The United Nations Day of Zero Tolerance drew attention to the ongoing fight against female genital mutilation (FGM) by highlighting both its consequences and some success stories on Monday.
The 2017 theme for this International Day is: “Building a solid and interactive bridge between Africa and the world to accelerate ending FGM by 2030.”
Real progress has been made in Kenya and Liberia, as well as Burkina Faso and Egypt, but there is much more to be done. There are still 37 percent of girls ages 15-19, in nearly 30 countries globally where FGM is practiced, who undergo the cutting, according to 2016 UN Children’s Fund (UNICEF) data.
The main reason that FGM continues is out of a desire for social acceptance and to avoid social stigma, according to a 2016 report by the Secretary-General .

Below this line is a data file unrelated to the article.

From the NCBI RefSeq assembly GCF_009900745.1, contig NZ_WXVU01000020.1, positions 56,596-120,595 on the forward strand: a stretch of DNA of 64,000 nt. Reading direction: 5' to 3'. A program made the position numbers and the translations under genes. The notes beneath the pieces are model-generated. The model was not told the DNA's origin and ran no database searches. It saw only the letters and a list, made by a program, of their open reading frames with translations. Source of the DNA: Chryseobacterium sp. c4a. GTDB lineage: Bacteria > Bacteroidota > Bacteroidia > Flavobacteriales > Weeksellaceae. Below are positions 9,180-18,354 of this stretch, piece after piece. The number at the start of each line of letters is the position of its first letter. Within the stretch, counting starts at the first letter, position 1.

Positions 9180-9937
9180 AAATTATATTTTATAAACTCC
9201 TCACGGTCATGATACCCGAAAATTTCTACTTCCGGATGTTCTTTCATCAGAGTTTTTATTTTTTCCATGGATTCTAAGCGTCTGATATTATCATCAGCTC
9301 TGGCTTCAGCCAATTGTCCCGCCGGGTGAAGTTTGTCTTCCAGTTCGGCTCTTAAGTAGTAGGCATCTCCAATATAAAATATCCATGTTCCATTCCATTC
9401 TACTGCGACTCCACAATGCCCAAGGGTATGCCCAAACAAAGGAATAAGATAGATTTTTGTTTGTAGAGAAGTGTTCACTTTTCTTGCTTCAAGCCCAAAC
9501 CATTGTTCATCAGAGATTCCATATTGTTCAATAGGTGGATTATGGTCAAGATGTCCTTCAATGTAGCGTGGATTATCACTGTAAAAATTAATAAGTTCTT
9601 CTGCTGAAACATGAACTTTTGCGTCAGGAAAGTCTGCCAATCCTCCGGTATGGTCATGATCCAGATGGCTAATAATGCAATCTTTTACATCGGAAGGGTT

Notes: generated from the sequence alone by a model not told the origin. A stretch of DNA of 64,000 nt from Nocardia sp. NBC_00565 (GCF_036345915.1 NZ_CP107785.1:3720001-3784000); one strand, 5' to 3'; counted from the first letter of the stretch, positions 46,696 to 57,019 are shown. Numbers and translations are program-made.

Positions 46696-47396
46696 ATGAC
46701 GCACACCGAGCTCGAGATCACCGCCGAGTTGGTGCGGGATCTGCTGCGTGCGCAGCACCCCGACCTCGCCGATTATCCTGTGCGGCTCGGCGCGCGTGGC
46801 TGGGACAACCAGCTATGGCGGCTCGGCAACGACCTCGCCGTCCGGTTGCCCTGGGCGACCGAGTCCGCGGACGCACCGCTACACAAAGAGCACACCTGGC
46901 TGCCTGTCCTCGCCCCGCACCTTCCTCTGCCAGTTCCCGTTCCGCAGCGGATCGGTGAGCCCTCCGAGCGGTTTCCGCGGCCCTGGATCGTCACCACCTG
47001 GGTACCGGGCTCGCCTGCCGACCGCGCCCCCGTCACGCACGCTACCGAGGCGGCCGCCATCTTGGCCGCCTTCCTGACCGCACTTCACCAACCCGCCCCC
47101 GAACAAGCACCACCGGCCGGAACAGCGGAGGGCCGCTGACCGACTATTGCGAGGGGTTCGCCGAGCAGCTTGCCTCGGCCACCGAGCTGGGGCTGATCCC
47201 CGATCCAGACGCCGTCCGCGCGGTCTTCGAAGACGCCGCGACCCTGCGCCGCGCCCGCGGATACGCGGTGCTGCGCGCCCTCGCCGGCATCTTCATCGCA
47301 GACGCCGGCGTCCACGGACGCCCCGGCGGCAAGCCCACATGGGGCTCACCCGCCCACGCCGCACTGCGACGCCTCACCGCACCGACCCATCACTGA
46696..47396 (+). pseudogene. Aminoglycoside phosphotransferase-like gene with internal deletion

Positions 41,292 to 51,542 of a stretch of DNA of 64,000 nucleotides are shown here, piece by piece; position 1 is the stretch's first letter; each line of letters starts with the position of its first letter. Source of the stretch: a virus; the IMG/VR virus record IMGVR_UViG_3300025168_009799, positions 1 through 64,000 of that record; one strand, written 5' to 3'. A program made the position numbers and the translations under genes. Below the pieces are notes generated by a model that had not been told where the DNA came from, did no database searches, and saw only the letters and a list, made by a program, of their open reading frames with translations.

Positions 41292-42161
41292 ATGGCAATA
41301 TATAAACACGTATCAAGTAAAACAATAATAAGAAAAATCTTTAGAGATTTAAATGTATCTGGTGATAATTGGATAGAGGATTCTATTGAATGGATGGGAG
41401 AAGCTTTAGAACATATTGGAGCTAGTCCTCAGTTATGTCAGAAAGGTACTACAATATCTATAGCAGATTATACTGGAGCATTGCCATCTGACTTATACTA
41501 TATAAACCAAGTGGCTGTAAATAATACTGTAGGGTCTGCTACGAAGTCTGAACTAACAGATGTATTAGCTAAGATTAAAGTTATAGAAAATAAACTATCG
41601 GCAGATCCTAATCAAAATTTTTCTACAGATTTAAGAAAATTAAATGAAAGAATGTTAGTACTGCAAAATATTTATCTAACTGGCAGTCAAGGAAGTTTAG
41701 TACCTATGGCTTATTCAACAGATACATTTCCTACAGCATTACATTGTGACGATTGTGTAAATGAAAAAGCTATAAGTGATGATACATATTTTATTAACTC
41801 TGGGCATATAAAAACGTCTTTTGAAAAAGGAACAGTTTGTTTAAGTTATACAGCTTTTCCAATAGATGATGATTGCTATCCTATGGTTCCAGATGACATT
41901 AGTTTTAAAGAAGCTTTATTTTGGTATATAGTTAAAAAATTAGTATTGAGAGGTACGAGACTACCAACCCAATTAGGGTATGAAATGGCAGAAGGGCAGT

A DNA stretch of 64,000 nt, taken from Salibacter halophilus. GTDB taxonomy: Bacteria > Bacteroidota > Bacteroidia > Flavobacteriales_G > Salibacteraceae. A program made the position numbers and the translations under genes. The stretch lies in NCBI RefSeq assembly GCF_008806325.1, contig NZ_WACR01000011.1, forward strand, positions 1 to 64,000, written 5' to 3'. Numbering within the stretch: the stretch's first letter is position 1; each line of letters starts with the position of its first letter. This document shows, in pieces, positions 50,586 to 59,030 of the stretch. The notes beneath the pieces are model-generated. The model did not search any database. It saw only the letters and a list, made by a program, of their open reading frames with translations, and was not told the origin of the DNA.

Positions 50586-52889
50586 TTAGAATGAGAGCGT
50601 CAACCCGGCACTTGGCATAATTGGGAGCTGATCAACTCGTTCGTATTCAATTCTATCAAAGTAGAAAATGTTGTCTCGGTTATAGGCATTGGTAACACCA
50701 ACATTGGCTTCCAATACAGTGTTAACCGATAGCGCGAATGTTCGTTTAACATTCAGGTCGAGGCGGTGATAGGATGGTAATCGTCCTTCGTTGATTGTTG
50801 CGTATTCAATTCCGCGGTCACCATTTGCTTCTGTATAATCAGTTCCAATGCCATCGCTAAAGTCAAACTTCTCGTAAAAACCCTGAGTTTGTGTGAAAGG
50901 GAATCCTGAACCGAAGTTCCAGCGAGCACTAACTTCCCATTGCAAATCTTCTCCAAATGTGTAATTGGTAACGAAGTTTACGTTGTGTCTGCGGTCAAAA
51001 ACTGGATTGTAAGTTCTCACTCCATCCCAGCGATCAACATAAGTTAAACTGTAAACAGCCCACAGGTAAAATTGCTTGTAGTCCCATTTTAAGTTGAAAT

The heads of UNICEF and UN Population Fund (UNFPA) called for faster action to achieve the commitment to end FGM by 2030, as part of the UN Sustainable Development Agenda.
“It means creating greater access to support services for those at risk of undergoing FGM and those who have survived it,” said UNICEF Executive Director Anthony Lake and UNFPA Executive Director Babatunde Osotimehin in a joint statement.
“It also means driving greater demand for those services, providing families and communities with information about the harm FGM causes – and the benefits to be gained by ending it,” they added.
Together, they lead the largest global program to accelerate the abandonment of FGM. The program currently focuses on 17 African countries and also supports regional and global initiatives, and is marking its tenth year.
Countries in the program include Burkina Faso, Djibouti, Uganda, Egypt, Ethiopia, Eritrea, Gambia, Guinea, Guinea Bissau, Kenya, Mali, Mauritania, Nigeria, Senegal, Sudan and Somalia.
Image: UNICEF 2016